The most recent study presented to the General Assembly of the European Geoscience Union shows that radioactive debris stored in glaciers could in fact turn into a time bomb.
The area of the Earth’s glaciers is shrinking rapidly. Recent research shows that the rate of glacier melt is 18% higher than expected and five times higher in the 1960s.
This phenomenon has many consequences: destruction of polar bear habitat; raise the sea level; climate change is bad; and old diseases reappeared.
And now there is another issue with melting glaciers that concerns us. It is a large amount of nuclear dust buried in the giant ice of the Earth. “Radioactive Iceberg” looks like a cunning plot hidden behind the Earth disaster in the movie Geostorm. And yet, the most recent study presented to this year’s European Union General Assembly shows that radioactive debris stored in glaciers could in fact turn into a time bomb.
Senior researcher Caroline Clason, University of Plymouth, said: “Previous studies of nuclear accidents have focused only on their effects on human health and the area is not frozen. But evidence suggests that cryoconite in glaciers can accumulate radioactivity to potentially dangerous levels. “
This is the first time that an international team of researchers has started to analyze the nuclear content of glaciers in the Arctic and Antarctic; at the same time in the Alps, the Caucasus Mountains, British Columbia and Iceland. The levels of man-made radioactive materials were recorded at 17 sites. As a result, the concentration of radioactive material in glaciers is on average 10 times (or more) higher than that in non-glacial sites.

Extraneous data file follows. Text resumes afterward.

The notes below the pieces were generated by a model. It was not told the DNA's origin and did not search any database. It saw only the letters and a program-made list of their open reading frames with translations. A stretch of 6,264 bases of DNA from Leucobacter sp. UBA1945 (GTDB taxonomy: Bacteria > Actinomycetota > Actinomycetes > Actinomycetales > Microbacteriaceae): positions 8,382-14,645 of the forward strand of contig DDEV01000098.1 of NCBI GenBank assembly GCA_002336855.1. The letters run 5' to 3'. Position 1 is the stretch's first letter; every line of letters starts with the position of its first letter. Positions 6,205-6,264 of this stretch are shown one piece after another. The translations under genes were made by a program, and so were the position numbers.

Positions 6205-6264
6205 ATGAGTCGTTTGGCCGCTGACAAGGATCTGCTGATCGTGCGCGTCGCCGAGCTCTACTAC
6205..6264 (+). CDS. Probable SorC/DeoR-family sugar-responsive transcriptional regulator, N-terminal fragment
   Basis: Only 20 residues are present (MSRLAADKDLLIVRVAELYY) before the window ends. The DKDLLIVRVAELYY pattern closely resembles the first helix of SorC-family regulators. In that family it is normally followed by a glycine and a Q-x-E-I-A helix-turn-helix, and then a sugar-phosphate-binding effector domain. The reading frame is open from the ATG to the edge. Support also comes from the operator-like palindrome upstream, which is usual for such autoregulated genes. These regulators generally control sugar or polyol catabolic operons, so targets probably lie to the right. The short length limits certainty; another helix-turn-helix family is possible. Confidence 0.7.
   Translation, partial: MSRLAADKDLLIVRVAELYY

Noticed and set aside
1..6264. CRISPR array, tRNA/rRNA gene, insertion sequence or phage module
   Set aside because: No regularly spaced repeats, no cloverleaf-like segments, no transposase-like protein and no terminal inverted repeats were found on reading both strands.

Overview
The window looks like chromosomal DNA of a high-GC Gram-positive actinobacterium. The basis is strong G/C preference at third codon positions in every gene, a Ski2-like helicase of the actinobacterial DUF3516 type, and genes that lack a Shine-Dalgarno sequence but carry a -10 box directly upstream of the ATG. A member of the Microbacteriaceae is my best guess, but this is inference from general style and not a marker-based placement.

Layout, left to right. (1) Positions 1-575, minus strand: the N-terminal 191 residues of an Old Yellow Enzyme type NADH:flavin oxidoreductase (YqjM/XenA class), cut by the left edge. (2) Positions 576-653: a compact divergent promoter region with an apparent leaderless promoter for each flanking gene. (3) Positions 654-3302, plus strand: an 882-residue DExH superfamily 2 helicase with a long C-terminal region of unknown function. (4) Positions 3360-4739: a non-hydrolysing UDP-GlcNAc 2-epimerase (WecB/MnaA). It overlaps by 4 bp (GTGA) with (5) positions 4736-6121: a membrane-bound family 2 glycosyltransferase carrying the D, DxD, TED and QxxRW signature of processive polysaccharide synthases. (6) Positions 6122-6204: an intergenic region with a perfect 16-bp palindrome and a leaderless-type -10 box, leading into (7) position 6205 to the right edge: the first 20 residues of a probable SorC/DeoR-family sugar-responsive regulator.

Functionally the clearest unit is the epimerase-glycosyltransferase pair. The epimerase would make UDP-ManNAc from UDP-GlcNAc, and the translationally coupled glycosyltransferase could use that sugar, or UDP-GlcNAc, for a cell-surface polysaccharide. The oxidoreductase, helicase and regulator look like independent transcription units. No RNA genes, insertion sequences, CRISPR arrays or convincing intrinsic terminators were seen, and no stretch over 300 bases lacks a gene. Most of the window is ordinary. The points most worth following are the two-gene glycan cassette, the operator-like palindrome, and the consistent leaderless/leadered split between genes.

The explanation for this result is the dispersion of radioactive particles after nuclear disasters such as Chernobyl or Fukushima. These particles are light and can fly very far.
Usually they return to the soil as acid rain, where they can be absorbed by the soil or consumed by plants. As a result, the concentration of radioactivity is higher in places like Chernobyl and Fukushima. At the same time, the cancer rate, the infertility rate increased, and the existence of radioactive pigs appeared. However, some of these particles fly to the poles, where they fall as snow, fall on ice, create heavy deposits, and accumulate to denser concentrations.
The team analyzed the nuclear composition of glaciers. And not only did they find nuclear dust from the Chernobyl and Fukushima disasters, but they also found material from decades of other nuclear weapon testing.
“We are talking about weapon testing from the 1950s and 1960s, the era of bombs and the development of heavy weapons,” Ms. Clason said.
While research shows that radioactive substances in the food chain are definitely not good for us, the team still doesn’t know what the presence of this nuclear radioactive dust means. The team hopes to find out its impact.
“Very high concentrations of radionuclides have been found in some recent field studies, but we do not yet know their exact effects. We are working on cooperation, ”Ms. Clason said. Because this is obviously a very serious problem for the immediate environment and downstream communities, we need to find any invisible threats they might face. Future.”